(Several years ago I was asked by the editor of the newspaper at Penn State if I had any football memories to share with his readers. I submitted the following, which appeared in an edited form—the best line having been removed. I reprise it [slightly edited for a wider audience] for my blog because I’m reading a biography of Chaucer.)
As football seasons go, the 1970 season was not one to remember. Mind you, the team under fifth-year head coach Joe Paterno finished 7-3, which is decent, but compared with coming off back-to-back 11-0 seasons and Orange Bowl victories, 7-3 was so-so. In 1970, the Nittany Lions finished 18th in the Associated Press rankings and did not go to a bowl game. Jack Ham was named an All-American linebacker.
I looked up all of that information.
But, otherwise, I remember the fall of 1970 vividly.
It was my senior year at Penn State. My wife and I were new parents. I was a full-time student and working 4 p.m. to midnight as the city editor of a local morning newspaper, the Pennsylvania Mirror. I was an English major. I wrote short sentences and paragraphs by night and long ones by day.
With those hours, I didn’t have a lot of scheduling flexibility and thus ended up in an elective 400-level Chaucer course. Chaucer was fine, but the course met Tuesday, Thursday, Saturday (yes, we had Saturday classes then) at 8 a.m. Maybe it was 9:30, but when you work nights and don’t get to bed until 2 a.m., what’s the difference?
Not only that, we had to “learn” Middle English. You and I would write about April showers, but in Middle English, Chaucer opened “The Canterbury Tales” this way: “Whan that Aprill with his shoures soote, The droghte of March hath perced to the roote …” Fortunately for us, Chaucer’s poems were heavily annotated, which helped us learn that “his” was “its,” “shoures soote” were really “showers sweet” and “droghte” was “drought.”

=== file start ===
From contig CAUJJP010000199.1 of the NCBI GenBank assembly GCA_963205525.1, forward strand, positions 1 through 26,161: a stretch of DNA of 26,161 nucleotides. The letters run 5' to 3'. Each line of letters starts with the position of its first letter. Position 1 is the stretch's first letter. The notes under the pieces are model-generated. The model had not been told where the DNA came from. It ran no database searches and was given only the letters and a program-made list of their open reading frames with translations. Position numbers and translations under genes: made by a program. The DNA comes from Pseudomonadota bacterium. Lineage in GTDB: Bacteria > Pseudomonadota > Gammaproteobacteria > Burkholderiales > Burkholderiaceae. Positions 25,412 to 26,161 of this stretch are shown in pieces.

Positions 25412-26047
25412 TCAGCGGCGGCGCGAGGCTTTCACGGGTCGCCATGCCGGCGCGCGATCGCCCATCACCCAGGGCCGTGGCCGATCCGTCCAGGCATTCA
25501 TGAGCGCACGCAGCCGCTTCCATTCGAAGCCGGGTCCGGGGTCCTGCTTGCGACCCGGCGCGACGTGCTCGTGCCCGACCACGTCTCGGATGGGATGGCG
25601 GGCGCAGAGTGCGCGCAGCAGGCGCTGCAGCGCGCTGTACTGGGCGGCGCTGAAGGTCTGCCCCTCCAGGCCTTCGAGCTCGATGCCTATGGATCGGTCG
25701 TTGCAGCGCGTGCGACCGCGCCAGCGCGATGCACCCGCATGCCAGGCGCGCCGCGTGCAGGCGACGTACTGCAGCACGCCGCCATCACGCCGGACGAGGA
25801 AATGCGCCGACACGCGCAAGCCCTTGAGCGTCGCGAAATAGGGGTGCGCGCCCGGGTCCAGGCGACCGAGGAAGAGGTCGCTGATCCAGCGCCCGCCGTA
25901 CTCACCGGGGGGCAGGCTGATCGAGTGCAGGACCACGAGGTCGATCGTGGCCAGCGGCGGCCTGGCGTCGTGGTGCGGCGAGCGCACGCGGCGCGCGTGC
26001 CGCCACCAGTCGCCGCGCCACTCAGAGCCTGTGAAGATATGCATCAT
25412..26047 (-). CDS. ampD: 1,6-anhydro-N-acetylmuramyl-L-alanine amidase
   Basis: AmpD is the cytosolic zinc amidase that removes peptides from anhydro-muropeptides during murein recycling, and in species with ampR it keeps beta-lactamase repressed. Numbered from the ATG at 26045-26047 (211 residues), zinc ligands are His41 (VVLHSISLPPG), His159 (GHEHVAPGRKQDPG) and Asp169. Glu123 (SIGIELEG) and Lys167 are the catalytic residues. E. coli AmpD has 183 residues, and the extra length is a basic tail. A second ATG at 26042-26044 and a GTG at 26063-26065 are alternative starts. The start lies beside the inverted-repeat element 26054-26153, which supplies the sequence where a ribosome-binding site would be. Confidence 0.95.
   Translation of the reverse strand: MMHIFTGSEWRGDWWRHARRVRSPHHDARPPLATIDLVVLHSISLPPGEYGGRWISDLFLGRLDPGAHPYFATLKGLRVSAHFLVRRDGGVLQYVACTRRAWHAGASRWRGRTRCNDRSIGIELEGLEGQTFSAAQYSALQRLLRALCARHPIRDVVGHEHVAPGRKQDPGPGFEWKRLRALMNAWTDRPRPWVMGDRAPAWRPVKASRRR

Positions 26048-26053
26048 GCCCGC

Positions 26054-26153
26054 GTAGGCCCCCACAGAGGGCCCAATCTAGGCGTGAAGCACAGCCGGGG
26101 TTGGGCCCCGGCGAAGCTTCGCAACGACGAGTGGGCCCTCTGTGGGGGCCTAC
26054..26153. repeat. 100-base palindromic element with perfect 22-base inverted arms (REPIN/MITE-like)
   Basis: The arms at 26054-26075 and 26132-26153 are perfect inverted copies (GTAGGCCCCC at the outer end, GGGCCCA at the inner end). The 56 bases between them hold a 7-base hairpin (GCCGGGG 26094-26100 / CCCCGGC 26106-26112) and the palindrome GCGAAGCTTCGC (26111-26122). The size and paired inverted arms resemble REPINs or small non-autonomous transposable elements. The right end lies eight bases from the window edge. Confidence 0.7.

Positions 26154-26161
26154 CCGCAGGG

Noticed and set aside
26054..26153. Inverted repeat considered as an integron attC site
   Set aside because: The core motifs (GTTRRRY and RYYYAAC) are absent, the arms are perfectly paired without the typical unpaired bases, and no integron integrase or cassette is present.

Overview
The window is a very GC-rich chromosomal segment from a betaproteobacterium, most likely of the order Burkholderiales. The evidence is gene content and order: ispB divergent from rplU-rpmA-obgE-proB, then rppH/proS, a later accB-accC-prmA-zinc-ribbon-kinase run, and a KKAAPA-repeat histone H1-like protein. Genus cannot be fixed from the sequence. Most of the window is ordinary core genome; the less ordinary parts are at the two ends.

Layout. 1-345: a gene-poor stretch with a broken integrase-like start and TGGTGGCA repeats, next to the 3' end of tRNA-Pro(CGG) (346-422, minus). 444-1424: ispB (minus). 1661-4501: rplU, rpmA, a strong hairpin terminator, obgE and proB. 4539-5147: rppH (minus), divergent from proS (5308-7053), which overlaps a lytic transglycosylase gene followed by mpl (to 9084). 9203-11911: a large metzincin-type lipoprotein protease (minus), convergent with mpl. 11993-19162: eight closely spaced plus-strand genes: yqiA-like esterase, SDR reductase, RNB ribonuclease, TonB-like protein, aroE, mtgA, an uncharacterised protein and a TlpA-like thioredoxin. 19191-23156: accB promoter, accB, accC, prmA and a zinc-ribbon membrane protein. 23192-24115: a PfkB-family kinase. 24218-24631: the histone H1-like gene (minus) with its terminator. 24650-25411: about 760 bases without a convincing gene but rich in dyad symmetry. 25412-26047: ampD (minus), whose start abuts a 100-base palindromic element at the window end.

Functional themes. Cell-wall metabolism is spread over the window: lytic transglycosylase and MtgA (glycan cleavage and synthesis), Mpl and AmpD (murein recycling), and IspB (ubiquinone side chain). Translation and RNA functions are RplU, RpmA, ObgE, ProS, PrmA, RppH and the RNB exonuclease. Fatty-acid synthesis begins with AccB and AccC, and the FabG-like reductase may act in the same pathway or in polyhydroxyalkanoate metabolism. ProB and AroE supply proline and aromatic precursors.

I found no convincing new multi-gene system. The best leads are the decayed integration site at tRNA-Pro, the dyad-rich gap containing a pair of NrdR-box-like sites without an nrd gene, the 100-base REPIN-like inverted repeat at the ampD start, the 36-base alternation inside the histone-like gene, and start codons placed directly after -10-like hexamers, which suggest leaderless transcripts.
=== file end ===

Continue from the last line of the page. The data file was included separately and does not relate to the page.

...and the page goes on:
You may have heard that the stories in “The Canterbury Tales” are rather ribald. Only if you speak the language. There’s nothing sensual about annotated Middle English.
The instructor was Bruce A. Rosenberg, young, vigorous, serious about the subject. He worked with us diligently to help us understand the language, and my textbook is filled with my own annotations as we read “The Parlement of Foules” (with that great opening that needs no annotation: “The lyf so short, the craft so long to lerne”) and “Troilus and Criseyde” before tackling Chaucer’s most famous work, those ribald tales mentioned earlier. (Click on the graphic above to see a larger version of one of my annotated pages.)
As if struggling with Middle English wasn’t enough, we also had to write a term paper. I wrote about the great schism in the Roman Catholic Church. Finding the time to research such a paper proved to be a challenge and I did what a lot of townies do during a home football game—use the lull to run errands. I ran my errands in the stacks of Pattee Library. I had the place virtually to myself.
I sorted through the names of popes legal and illegal trying to figure out who was in charge of the Vatican during any given period between 1378 and 1455. My library sources consisted of “The History of the Decline and Fall of the Medieval Papacy,” “The History of the Popes,” “Medieval Panorama,” and “A Popular History of Priestcraft in All Ages and Nations.” Light reading all.
My Chaucer textbook survived several moves, but I don’t think I ever looked at it again until I started to write this essay. It stirred many memories of that fall in 1970, but my best memory was of the comment Professor Rosenberg wrote in red ink on my paper underneath the grade, an A:
“This is as clear a presentation as I’ve seen in an undergraduate paper; good job!”
I still have the paper. It was a memorable fall.